AMI typically makes employees sign stringent non-disclosure agreements when they leave the organization, and it was unclear Monday if Howard—who in December 2017 purchased a $1.1 million house in tony East Hampton, New York—had signed such an agreement. Howard didn’t respond to a text and voicemail requesting comment on his ouster, and a spokesman for Pecker told The Daily Beast that the “company has not responded.”
Howard, who was removed as editor of the Enquirer last year, became a senior vice president at AMI in charge of developing true-crime projects and television deals, as well as hosting a podcast. Despite AMI’s increasingly dire situation—especially a reported $100 million sale of The National Enquirer that hasn’t closed nearly a year after it was announced—Howard seems not to have predicted his exit.
As recently as two months ago, The Hollywood Reporter claimed that Howard was “in the midst of repositioning himself as a Hollywood player, developing multiple projects in the white-hot true-crime arena. And, intriguingly, he is doing so with the support of a group of industry stalwarts—including Endeavor, Megyn Kelly and Dr. Phil McGraw—who had, until recently, been at the mercy of his notorious reporting tactics.”
Yet none of those various touted arrangements have produced a profit, according to AMI insiders.
One of them, a proposed reality show starring accused rapist and pedophile R. Kelly, resulted in unwelcome publicity for AMI this past November, when The Daily Beast reported on an audio recording that showed Howard had proposed an elaborate scheme to secretly funnel more than $1 million to the disgraced R&B singer for his cooperation on a documentary he hoped AMI would sell.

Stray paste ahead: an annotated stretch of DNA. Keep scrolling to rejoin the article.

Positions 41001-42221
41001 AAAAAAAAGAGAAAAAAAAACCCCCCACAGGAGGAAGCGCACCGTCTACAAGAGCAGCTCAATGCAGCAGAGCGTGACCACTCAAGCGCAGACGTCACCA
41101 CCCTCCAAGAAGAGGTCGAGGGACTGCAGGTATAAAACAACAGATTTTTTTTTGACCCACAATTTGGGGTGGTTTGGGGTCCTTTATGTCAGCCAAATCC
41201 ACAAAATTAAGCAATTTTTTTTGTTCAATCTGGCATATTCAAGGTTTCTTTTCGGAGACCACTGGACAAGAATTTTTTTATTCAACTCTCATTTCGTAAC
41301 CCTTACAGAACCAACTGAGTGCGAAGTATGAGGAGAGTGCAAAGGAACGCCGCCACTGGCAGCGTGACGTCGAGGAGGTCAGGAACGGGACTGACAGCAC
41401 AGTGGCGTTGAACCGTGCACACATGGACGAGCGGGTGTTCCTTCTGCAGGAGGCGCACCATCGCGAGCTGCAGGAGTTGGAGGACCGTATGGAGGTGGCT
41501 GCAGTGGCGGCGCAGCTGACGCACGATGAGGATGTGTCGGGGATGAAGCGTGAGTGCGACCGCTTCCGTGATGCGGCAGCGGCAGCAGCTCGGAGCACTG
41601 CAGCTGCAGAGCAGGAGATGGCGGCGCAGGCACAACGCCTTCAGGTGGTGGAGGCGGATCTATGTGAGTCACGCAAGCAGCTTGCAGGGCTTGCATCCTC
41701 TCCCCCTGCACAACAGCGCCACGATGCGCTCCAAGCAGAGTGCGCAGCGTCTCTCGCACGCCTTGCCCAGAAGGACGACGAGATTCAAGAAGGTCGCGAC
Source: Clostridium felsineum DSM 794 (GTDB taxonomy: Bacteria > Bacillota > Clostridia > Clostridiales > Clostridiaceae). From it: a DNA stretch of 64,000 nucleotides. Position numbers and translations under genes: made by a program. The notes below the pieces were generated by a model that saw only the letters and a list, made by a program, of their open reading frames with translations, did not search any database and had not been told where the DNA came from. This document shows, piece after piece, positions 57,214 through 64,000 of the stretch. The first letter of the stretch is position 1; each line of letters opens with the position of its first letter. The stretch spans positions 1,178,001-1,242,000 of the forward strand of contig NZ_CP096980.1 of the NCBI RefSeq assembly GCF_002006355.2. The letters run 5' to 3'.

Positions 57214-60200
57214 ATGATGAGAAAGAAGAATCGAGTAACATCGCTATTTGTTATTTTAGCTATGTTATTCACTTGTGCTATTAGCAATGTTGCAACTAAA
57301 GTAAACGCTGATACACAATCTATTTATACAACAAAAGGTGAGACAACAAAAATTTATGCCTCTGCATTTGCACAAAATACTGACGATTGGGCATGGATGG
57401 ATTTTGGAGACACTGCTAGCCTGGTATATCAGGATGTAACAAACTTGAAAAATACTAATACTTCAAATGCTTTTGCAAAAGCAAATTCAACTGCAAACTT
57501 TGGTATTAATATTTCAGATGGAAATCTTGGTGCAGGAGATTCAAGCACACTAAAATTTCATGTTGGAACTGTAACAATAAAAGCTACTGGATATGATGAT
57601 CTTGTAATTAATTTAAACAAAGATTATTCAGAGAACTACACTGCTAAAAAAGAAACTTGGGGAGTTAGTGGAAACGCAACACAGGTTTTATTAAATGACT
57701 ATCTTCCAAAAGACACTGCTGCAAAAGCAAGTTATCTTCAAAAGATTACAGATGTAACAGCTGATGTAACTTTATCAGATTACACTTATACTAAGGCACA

AMI, which is majority-owned by the Chatham Asset Management hedge fund, has insisted that the Enquirer sale is on track, but insiders are dubious.
“The Enquirer is worth nothing now. It’s worth pennies on the dollar,” said one. “There’s no way the deal closes.”
A former colleague of Howard and Pecker, meanwhile, said their willingness to put AMI properties at the service of Trump—the beneficiary of the Enquirer’s first-ever presidential campaign endorsement—and kill juicy stories about such celebrities as Arnold Schwarzenegger and Sylvester Stallone in exchange for deals and favors, damaged the brand with once-loyal readers.
Under Pecker’s two decades of leadership, the Enquirer’s newsstand sales plummeted from around 4 million to under 100,000—a loss of readership that can be attributed partly, but not wholly, to the onslaught of the internet.
“From the perspective of the old tabloid business, Dylan and Pecker destroyed it,” said the former colleague. “It’s one thing keeping Arnie or Sly on the side and covering things up, but another if it’s Trump. It blew up in their faces.”
The immunity deal gave Pecker and Howard protection from prosecution over their involvement in a “catch and kill” arrangement with former Playboy playmate Karen McDougal, who also claimed she had an affair with Trump and who was paid $150,000 by AMI.
“As for Dylan, he is radioactive,” predicted the former AMI executive. “Who is going to employ him now?”